I'm fine with that but don't think that it's the essential business of churches to do either--particularly when it undermines the provision of specifically religious goods and services. Ideally churches shouldn't do either charity or political action: promoting the general welfare is the business of the state and political action is the job of political organizations. The poor are always with us, and there will always likely be dysfunctional people who hang around churches for both material and emotional handouts. But comes the Revolution most will be taken care of by the government and secular social service providers. To the extent that Christians are committed to "doing for" others, particularly others who are less well off, they should support that Revolution not only to establish more efficient mechanisms for making people better off but to relieve churches of the burden running do-good programs.

So now the fundamentalists are running, and financing, political campaigns to stop gay marriage and other social arrangements they find offensive, while liberal Christians are campaigning for gay marriage and a variety of other worthy projects. I agree with the liberals about the worthiness of these projects but don't think that it's the business of churches to promote them. Liberal churches' promotion of gay rights achieves nothing: no one cares whether the Episcopal Church blesses same-sex unions or whether liberal churches support any of the items on the menu of good liberal causes (which I myself support). No one takes their smarmy moralistic twaddle seriously--or should. All they've done is undermine their institutions.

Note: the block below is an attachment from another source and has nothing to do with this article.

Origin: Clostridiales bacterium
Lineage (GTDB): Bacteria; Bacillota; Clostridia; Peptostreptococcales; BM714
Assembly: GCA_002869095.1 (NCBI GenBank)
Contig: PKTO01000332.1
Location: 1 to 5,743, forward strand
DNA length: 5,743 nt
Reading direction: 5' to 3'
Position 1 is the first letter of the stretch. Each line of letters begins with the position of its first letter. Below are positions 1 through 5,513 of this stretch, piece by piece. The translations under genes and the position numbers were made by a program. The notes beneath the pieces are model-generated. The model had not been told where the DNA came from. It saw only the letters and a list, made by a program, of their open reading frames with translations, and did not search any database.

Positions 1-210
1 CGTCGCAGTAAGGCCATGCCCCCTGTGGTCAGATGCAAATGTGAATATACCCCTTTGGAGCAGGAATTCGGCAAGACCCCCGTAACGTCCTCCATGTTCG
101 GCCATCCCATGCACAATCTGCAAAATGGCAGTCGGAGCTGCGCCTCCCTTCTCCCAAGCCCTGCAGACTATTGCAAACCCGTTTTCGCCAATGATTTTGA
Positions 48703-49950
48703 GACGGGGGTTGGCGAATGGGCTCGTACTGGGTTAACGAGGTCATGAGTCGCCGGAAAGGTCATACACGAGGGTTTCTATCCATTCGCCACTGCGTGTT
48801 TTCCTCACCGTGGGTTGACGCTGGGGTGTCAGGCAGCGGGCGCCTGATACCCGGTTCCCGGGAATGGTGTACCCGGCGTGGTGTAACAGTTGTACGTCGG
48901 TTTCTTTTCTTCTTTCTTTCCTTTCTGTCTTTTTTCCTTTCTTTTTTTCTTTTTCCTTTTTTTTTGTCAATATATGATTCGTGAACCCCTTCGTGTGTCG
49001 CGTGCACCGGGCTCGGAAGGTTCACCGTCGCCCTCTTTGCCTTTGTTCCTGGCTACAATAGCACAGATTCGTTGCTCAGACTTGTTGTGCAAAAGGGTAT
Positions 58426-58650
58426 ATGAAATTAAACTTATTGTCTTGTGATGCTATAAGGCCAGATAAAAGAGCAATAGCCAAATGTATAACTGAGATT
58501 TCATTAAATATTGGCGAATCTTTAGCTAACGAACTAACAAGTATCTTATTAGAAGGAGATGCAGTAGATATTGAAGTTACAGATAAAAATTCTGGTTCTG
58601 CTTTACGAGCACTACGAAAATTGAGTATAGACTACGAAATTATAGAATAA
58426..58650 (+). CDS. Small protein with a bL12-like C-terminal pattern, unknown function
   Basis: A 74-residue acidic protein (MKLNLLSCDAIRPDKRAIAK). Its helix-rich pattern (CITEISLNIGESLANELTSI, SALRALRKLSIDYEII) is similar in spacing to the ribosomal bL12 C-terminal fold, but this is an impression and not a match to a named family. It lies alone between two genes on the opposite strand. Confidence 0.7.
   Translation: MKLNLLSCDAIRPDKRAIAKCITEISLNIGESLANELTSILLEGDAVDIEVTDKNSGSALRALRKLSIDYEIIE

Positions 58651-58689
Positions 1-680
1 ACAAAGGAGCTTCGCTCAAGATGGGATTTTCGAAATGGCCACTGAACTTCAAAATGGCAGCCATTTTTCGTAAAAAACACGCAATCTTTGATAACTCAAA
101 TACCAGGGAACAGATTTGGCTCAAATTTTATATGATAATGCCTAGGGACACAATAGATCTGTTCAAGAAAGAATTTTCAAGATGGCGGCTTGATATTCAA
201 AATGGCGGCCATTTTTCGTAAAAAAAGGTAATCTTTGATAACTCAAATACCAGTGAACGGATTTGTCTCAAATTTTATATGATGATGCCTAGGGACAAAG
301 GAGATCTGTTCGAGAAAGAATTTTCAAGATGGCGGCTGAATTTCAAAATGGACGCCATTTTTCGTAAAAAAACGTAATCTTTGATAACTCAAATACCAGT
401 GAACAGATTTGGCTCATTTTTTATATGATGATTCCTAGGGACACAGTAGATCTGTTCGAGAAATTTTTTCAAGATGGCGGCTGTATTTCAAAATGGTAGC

On the bright side, the conservatives will sink themselves by opposing gay marriage and abortion and by taking the losing side on a variety of other social issues. They will not get their agendas through--the Zeitgeist is against them--and will only discredit themselves. Good!

The pity is that by campaigning for these moral and political agendas, liberal or conservative, churches will only undermine themselves and have fewer resources to devote to the provision of specifically religious goods and services.

Tuesday, April 07, 2009

Agnès Poirier: French students have reinvented the art of demonstration | Comment is free |

This beautiful square, right in the heart of Paris, opposite the city town hall, has been chosen by protesters to stage a ronde des obstinés, loosely translated as the hard-headed round. They've been walking in circles for two weeks, 24 hours a day, seven days a week. They may be hundreds, or just a dozen in the dead of night, but the walk keeps going round. They were the first surprised to see that it should keep going, that neither rain nor cold could hamper their newly set perpetual motion. What are they protesting against? The rushed and ill-conceived university reform wanted by the Sarkozy government which would, in the words of a university professor, transform knowledge into commodity, students into clients, professors into service suppliers and universities into enterprises seeking profits at all costs.

Let's do it here!